The bank, which is led by boss Antonio Horta-Osorio, is consulting with City watchdog the Financial Conduct Authority about hiring an “independent third party” – possibly a law firm or accountancy firm – to review business customers who were caught up in the scandal and “provide redress if appropriate” the Telegraph reports.
It is thought that Lloyds estimates the number of clients directly affected by the fraud amount to less than 50, but it has also invited any other businesses that believe they were hit to come forward, meaning the total number could be much higher.
It gave no estimate of the size of compensation bill it might end up paying for a fraud that has rocked the banking industry.
Political pressure has been growing on Lloyds to pay out compensation to the victims of the scam after six people, including two former HBOS employees, were last week sentenced to a total of 47 years and six months in prison.
The scandal centred on HBOS’s division in Reading which handled small businesses that were in trouble between 2003 and 2007, and the criminal activity has so far forced Lloyds to write off some £245m of fraudulent loans.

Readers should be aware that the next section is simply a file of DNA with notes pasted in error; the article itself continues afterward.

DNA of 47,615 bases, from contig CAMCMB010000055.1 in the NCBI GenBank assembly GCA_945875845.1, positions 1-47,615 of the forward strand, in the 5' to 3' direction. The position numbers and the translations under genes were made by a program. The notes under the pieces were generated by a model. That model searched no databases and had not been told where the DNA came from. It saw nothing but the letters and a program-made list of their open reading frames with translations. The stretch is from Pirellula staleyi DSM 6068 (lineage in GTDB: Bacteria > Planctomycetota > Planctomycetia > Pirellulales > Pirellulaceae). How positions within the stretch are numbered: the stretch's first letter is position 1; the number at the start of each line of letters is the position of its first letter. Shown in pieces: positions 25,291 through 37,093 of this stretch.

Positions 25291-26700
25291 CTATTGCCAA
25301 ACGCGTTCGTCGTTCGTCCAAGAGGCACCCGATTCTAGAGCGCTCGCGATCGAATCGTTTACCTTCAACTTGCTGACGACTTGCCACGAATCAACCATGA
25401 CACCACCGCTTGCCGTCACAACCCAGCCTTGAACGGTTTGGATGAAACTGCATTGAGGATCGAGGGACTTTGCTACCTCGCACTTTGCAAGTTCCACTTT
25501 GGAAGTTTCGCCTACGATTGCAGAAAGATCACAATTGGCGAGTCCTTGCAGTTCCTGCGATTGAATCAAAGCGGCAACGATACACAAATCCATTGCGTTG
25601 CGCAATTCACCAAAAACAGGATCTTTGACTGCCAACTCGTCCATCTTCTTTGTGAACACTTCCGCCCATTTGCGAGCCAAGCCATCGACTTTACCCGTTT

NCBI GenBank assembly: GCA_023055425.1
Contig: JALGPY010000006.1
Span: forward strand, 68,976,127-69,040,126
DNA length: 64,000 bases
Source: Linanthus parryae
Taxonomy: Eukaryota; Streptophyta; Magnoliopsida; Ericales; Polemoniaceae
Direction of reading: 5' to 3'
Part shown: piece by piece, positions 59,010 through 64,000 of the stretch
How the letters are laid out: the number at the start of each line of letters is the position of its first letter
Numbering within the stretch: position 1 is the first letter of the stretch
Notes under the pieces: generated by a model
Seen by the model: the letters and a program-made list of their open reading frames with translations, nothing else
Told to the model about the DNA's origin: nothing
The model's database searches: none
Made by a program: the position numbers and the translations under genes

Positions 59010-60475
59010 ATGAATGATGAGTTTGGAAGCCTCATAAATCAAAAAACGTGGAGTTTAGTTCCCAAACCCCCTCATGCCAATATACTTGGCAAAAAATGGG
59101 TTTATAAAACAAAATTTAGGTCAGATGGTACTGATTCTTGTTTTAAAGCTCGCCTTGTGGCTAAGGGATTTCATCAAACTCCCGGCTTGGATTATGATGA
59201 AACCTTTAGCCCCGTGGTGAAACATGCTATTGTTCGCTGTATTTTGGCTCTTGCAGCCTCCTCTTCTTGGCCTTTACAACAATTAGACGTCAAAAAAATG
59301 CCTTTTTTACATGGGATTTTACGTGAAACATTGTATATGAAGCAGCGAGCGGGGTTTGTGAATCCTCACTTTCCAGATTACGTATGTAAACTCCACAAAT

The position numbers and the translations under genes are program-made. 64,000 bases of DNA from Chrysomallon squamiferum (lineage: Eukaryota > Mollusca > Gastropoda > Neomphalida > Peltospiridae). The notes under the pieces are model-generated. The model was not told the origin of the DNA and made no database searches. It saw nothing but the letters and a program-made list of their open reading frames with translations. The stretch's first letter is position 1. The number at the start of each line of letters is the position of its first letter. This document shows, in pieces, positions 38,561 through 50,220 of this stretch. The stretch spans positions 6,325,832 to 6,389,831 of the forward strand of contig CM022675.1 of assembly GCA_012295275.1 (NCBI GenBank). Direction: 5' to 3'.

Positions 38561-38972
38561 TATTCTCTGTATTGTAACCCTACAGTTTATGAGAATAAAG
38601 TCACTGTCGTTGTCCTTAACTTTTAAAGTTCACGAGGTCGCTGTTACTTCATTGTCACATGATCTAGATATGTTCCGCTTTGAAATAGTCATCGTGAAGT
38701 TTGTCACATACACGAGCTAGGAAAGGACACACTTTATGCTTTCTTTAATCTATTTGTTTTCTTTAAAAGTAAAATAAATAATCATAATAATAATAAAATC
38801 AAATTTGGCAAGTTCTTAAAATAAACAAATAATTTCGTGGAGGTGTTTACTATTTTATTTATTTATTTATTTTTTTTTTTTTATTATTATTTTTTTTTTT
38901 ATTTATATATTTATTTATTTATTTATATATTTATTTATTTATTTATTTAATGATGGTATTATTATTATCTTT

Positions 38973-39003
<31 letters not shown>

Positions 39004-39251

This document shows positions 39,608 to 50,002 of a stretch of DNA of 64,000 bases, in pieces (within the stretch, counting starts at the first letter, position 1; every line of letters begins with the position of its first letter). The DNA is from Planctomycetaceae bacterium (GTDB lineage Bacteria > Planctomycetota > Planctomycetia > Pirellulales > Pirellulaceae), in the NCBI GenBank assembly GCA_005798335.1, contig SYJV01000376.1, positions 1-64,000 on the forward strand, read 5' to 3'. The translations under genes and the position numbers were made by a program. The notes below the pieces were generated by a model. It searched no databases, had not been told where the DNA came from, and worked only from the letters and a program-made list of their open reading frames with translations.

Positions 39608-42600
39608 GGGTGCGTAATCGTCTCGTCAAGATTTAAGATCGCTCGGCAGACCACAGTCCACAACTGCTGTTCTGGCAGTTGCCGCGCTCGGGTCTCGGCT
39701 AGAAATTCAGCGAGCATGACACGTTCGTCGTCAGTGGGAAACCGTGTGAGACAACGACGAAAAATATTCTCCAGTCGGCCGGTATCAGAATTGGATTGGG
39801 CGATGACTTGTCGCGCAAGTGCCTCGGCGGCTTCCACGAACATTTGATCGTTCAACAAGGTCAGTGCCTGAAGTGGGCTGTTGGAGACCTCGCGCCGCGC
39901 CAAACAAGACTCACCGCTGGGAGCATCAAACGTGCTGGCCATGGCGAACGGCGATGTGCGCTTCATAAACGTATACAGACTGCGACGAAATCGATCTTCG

While Lloyds agreed to rescue HBOS during the financial crisis in 2008 after the scam took place, MPs on the All-Party Parliamentary Group on fair business banking have argued the bank should pay compensation because the lender had been made aware of complaints about the Reading business.
The police started an investigation in 2010.
Lloyds said today: “Customer cases will be considered afresh in light of all relevant evidence including new evidence that emerged during the trial.
“Since the investigation began in 2010, it was important that the group did not do or say anything that could subsequently prejudice the trial.
“The group deeply regrets that the criminal actions have caused such distress for a number of HBOS business customers.”
The scandal involved former HBOS banker Lynden Scourfield, who was jailed for 11 years and three months, and David Mills, who ran a consultancy called Quayside Corporate Services (QCS) and who was sentenced to 15 years.
Scourfield was bribed with sex parties, luxury holidays, expensive watches and cash to refer companies that were HBOS clients to QCS. The small businesses were then asset-stripped by the consultancy.
Scourfield was described as an “utterly corrupt bank manager” last week by Judge Martin Beddoe, who said the scam left small business owners “cheated, defeated and penniless”.
The compensation review comes after George Kerevan MP, the chairman of the parliamentary group on fair business banking, sent an open letter to Mr Horta-Osorio and Lloyds chairman Lord Blackwell earlier this week urging the bank to make pay-outs to the scam’s victims.
Mr Kerevan argued that complaints about the “criminal activity were raised with senior HBOS management at board level and as early as 2007 and were repeated to senior Lloyds management after the takeover”.
“In both instances, there was an internal failure to adequately investigate these complaints.”